• The S&P GSCI gained 3.7% last week. Natural Gas climbed by 7.8% as temperatures become colder across much of the U.S. Crude Oil jumped 6.7% and is approaching levels last breached in late 2014. Inventories remain well below the five-year average.
  • The U.S. Dollar Index (DXY) declined again last week despite the hot inflation data. In general, a weaker dollar tends to bolster dollar-denominated commodity prices.
  • Big tech stock prices were little changed on a weekly basis.
  • Technology leaders led the markets higher early in the week. The Nasdaq 100 fell by 2.5% on Thursday as rate-sensitive tech companies declined following Federal Reserve Chair Powell’s comments about inflation.

Major Cryptos


  • Last week Bitcoin (BTC) traded between $44,200 and $39,900. Digital asset markets bottomed on Monday and peaked Thursday morning.
  • BTC found support around the $40,000 levels, which is where BTC bottomed in September 2021.
  • BTC gained 2.7% on the week.


  • Ethereum (ETH) prices followed a similar pattern to BTC. ETH ranged between $3,400 and $2,700 last week. ETH ended the week around $3,300, up 2.8%.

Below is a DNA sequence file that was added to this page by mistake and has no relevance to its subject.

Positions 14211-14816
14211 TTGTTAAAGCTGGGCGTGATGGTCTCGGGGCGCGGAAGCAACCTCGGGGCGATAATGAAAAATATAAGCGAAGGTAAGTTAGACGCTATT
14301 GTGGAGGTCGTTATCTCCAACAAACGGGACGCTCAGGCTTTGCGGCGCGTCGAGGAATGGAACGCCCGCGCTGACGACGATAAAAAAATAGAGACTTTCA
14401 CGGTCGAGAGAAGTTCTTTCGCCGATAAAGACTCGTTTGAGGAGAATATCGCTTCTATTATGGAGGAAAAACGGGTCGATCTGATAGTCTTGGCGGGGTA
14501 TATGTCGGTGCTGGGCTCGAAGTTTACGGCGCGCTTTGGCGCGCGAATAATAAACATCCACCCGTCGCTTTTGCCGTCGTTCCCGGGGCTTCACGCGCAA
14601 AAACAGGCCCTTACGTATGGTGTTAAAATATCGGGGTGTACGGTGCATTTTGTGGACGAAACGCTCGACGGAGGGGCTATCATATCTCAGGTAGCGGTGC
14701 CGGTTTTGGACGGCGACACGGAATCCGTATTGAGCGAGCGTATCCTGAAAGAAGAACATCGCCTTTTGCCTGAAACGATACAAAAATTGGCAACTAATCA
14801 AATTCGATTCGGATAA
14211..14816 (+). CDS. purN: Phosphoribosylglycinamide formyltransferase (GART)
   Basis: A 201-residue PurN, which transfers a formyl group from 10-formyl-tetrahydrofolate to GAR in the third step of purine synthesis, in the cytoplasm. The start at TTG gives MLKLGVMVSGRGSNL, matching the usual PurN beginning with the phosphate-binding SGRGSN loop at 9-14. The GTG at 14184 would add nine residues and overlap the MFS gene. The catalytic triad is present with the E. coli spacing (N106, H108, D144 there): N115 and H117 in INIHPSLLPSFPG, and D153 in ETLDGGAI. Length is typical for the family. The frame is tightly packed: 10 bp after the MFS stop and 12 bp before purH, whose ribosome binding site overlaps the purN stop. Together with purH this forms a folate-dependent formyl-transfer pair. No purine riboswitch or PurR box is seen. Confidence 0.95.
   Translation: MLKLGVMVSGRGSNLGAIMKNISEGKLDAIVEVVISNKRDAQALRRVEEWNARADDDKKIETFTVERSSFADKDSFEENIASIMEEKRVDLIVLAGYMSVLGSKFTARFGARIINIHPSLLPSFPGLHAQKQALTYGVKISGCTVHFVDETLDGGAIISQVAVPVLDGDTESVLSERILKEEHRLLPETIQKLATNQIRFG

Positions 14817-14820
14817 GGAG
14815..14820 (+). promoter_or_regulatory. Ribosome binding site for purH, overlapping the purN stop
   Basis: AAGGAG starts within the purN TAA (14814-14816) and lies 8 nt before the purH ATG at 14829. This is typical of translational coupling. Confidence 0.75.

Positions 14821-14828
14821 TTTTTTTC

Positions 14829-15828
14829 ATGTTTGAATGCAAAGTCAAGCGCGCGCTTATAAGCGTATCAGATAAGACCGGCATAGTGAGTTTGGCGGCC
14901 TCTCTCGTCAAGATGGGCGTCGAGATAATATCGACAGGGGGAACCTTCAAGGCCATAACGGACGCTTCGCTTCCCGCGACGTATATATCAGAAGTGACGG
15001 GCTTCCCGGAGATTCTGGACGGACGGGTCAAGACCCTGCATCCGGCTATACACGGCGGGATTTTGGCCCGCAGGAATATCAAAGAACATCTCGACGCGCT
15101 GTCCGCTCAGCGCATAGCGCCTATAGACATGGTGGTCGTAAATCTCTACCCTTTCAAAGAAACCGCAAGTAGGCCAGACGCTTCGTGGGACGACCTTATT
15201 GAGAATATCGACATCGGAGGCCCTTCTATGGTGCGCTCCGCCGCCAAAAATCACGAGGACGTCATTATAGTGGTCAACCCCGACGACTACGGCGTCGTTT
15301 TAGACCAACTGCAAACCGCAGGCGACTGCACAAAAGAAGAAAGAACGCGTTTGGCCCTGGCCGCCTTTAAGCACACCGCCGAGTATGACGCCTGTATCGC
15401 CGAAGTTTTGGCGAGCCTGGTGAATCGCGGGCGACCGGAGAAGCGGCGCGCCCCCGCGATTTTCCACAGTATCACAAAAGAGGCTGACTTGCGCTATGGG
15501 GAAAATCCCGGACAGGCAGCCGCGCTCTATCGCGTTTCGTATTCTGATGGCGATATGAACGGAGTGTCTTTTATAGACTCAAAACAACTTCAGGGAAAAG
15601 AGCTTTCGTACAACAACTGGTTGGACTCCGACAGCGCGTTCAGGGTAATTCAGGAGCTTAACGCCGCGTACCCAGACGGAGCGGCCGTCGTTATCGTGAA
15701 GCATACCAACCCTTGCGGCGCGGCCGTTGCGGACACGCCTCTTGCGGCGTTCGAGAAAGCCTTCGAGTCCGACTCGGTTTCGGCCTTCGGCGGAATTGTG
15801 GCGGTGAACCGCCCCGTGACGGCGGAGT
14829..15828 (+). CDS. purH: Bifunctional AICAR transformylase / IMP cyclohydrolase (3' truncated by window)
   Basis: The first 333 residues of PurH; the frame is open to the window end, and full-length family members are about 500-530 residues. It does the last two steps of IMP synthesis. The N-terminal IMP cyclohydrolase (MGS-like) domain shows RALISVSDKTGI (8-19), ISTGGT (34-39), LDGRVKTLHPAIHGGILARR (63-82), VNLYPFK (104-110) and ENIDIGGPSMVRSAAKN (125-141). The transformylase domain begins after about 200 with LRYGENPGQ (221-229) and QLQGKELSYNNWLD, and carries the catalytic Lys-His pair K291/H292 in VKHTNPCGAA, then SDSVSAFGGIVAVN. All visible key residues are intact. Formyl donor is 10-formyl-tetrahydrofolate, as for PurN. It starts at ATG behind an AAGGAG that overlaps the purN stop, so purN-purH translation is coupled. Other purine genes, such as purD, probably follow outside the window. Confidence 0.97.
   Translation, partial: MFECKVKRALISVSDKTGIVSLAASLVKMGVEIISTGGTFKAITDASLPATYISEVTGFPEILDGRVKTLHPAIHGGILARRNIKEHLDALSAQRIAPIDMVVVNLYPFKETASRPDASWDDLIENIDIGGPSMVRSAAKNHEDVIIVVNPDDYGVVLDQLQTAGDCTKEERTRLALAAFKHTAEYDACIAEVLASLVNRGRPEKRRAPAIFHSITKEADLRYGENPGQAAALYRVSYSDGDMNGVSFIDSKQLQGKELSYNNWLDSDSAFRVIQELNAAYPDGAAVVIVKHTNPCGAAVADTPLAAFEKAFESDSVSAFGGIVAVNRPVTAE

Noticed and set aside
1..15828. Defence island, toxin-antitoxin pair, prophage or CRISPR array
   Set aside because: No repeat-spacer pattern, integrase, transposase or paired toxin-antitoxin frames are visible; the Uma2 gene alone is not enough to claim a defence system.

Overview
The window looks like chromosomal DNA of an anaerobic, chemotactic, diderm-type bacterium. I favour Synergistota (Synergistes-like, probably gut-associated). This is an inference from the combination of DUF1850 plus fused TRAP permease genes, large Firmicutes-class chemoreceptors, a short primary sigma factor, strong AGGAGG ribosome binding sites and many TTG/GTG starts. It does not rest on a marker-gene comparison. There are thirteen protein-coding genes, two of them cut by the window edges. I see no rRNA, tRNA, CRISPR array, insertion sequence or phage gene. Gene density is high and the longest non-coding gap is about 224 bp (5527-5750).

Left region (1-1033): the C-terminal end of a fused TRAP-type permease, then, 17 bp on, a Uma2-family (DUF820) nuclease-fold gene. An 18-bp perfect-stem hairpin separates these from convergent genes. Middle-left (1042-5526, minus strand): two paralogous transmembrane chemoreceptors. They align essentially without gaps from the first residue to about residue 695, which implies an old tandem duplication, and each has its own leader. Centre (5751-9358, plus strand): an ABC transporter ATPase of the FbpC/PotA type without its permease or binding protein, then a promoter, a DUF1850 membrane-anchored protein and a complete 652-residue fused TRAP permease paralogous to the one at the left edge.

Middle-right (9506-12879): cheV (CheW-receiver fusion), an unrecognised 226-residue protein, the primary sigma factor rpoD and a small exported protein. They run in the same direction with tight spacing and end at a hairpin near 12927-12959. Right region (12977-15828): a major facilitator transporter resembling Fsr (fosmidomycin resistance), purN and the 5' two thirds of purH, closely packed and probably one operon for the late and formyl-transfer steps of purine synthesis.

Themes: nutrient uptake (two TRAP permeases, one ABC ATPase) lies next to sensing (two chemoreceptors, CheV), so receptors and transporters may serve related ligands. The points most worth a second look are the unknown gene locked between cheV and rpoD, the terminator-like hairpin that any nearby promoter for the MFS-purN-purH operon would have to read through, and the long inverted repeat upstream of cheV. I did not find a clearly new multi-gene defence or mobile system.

• ETH also traded down to September 2021 lows before bouncing.

Digital Asset Industry

  • Dogecoin (DOGE) gained 31.6% at one point last week. The move was in part fueled by news that Tesla will now accept DOGE for merchandise purchases.  
  • Cryptocurrency mining operations in Kazakhstan continue to struggle as power is rationed. It’s estimated that miners are losing approximately $4.8 million each day the internet is down or limited.
  • On Friday, the World Economic Forum announced its Crypto Impact and Sustainability Accelerator (CISA). The aim is to “harmonize, enhance and advance crypto-enabled ESG efforts across the globe.”


  • The 7-day average COVID-19 infection rate in the U.S. continues to climb. The average moved to approximately 803,000 on January 14, up from approximately 681,000 cases per day the week prior.
  • 63% of the U.S. population is fully vaccinated against COVID-19 and 75% have received at least one dose of a COVID-19 vaccine. For just those 12 years and older, the numbers are 72% and 85% respectively.